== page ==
Following a report in the New York Times (ZD Government post here) that video of US House and Senate hearings are actually the intellectual property of C-Span, which uses its own equipment to record the sessions (by agreement with the government), programmer Carl Malamud hacked up a way to capture webcasts of those sessions. It seems that the webcasts are owned by the Congress, but because they're streamed, they're not available to use in blogs (like Speaker Pelosi's) and they're not searchable.
Malamud posted to Boing Boing
The U.S. Congress provides webcasts for many of their hearings. In all cases, the hearings are streaming only, in many cases they are "live only" (no archive of the stream). In some cases, the committees even put a "copyright, all rights reserved" notice on the hearings!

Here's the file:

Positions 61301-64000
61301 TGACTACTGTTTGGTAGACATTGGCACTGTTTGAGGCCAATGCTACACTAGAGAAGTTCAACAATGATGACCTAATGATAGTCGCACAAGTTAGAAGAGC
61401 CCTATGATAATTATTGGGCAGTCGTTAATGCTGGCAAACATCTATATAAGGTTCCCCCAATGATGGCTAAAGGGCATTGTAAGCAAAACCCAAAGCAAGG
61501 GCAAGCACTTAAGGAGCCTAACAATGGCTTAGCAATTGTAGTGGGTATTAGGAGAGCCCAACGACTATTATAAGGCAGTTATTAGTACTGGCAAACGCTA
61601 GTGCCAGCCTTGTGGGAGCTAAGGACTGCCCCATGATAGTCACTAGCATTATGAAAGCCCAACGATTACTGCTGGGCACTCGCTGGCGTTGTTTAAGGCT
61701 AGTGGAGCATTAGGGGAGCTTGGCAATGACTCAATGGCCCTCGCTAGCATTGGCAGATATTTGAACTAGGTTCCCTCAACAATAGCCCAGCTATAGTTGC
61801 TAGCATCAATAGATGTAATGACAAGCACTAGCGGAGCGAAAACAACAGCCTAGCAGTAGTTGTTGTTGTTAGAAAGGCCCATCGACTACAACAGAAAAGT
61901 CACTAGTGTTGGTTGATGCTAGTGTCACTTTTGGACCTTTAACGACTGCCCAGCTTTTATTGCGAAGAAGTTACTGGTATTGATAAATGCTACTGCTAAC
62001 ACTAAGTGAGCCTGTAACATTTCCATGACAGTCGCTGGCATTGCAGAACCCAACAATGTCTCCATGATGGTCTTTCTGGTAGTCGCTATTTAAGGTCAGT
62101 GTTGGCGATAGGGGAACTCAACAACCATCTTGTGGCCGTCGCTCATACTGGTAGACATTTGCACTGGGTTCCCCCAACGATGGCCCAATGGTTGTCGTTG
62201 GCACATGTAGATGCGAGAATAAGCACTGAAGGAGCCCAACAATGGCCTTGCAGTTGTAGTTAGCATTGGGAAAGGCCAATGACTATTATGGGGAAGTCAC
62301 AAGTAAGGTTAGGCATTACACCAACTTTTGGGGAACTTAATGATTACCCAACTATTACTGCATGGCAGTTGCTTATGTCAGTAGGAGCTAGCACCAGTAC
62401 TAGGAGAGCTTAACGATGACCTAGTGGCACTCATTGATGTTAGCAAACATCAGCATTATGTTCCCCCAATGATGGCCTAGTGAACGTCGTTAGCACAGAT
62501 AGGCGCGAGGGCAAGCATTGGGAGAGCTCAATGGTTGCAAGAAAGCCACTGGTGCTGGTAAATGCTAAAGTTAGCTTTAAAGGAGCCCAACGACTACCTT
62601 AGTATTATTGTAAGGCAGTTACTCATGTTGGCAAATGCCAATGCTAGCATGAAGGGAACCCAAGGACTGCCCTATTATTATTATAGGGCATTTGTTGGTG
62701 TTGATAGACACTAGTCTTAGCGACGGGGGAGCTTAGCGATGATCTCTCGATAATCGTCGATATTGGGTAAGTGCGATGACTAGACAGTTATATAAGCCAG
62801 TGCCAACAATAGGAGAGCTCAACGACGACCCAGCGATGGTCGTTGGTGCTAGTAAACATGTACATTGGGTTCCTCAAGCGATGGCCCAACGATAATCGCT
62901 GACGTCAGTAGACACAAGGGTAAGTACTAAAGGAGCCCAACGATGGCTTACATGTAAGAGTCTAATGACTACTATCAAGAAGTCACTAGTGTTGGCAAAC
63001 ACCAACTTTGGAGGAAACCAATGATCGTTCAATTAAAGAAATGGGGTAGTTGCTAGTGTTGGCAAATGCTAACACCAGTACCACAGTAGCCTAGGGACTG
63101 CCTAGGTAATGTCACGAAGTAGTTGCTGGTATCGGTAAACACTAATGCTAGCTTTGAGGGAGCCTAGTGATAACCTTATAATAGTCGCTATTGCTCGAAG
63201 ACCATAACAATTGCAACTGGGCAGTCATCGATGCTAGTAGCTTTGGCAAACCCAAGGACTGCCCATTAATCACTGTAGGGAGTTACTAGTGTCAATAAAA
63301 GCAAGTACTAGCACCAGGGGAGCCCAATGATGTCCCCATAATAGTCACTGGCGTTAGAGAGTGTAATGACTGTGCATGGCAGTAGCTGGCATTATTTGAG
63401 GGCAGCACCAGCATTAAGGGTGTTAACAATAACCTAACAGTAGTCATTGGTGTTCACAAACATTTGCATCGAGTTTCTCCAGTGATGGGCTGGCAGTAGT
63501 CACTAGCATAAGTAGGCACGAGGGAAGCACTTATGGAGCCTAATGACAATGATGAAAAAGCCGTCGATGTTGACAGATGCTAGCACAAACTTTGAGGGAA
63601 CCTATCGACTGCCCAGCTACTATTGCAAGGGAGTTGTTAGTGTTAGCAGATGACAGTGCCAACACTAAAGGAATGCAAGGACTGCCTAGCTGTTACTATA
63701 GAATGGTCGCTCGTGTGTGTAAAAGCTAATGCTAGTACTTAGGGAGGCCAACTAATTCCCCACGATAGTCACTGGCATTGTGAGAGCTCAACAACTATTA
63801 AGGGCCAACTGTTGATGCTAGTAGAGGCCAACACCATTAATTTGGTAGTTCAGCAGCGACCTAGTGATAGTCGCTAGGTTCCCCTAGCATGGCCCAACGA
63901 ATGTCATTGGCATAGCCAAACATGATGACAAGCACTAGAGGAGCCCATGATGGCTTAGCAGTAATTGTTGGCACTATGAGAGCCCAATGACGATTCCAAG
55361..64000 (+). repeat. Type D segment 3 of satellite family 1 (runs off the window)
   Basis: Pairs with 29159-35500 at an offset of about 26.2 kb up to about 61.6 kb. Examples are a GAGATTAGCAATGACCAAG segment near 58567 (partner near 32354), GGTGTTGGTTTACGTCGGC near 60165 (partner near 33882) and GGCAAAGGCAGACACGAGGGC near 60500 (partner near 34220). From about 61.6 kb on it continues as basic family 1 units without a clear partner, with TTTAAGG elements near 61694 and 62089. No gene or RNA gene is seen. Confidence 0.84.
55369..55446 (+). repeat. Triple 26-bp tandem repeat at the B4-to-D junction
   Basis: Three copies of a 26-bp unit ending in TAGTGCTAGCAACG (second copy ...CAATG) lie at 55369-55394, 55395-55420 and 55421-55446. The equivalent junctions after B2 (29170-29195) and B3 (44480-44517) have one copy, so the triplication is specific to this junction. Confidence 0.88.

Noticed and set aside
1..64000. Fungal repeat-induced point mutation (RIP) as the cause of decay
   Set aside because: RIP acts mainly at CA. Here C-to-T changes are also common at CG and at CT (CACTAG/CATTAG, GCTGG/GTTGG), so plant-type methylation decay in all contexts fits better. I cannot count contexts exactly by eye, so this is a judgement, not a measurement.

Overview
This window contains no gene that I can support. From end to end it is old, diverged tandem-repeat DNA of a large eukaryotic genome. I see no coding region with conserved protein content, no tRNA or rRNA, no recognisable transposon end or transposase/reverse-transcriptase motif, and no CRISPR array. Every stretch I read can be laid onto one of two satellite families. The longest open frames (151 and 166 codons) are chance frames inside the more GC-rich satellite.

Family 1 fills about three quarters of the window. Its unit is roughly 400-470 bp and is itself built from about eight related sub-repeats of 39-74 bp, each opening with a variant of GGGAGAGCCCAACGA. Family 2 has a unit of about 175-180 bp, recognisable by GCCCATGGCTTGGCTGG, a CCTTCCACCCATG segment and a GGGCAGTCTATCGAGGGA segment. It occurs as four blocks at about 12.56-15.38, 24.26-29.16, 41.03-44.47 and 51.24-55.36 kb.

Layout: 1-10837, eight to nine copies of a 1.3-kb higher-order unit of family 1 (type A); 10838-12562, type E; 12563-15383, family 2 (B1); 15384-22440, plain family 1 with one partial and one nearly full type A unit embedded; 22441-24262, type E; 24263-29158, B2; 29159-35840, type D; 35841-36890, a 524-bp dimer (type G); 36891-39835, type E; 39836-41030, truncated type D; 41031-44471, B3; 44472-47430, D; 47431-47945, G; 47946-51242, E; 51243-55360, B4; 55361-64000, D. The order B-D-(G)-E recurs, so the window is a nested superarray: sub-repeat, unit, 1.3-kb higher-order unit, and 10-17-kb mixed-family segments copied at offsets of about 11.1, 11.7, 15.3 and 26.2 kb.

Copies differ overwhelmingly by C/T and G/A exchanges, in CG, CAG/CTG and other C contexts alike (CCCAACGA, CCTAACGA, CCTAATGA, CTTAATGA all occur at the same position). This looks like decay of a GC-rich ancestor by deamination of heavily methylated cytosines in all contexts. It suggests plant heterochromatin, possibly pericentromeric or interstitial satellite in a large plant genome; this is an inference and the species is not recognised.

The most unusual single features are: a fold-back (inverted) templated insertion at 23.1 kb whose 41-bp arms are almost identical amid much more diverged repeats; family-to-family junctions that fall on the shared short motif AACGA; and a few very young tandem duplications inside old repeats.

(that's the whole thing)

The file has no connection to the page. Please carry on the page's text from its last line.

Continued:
This is really dumb. So, I've started ripping all congressional streams starting with the house and posting them in a nonproprietary format for download, tagging, review, and annotation at Google Video and another copy at the Internet Archive (just to prove this is a nondenominational issue :).
This is a Tom Sawyer hack, a la "painting this fence is *loads* of fun!" I intend to prove to the Congressional webmasters that it is so much fun doing their web sites for them that they'll want to do it themselves so that I go away. Until then, look for "Carl Malamud on behalf of the U.S. Congress" for official news.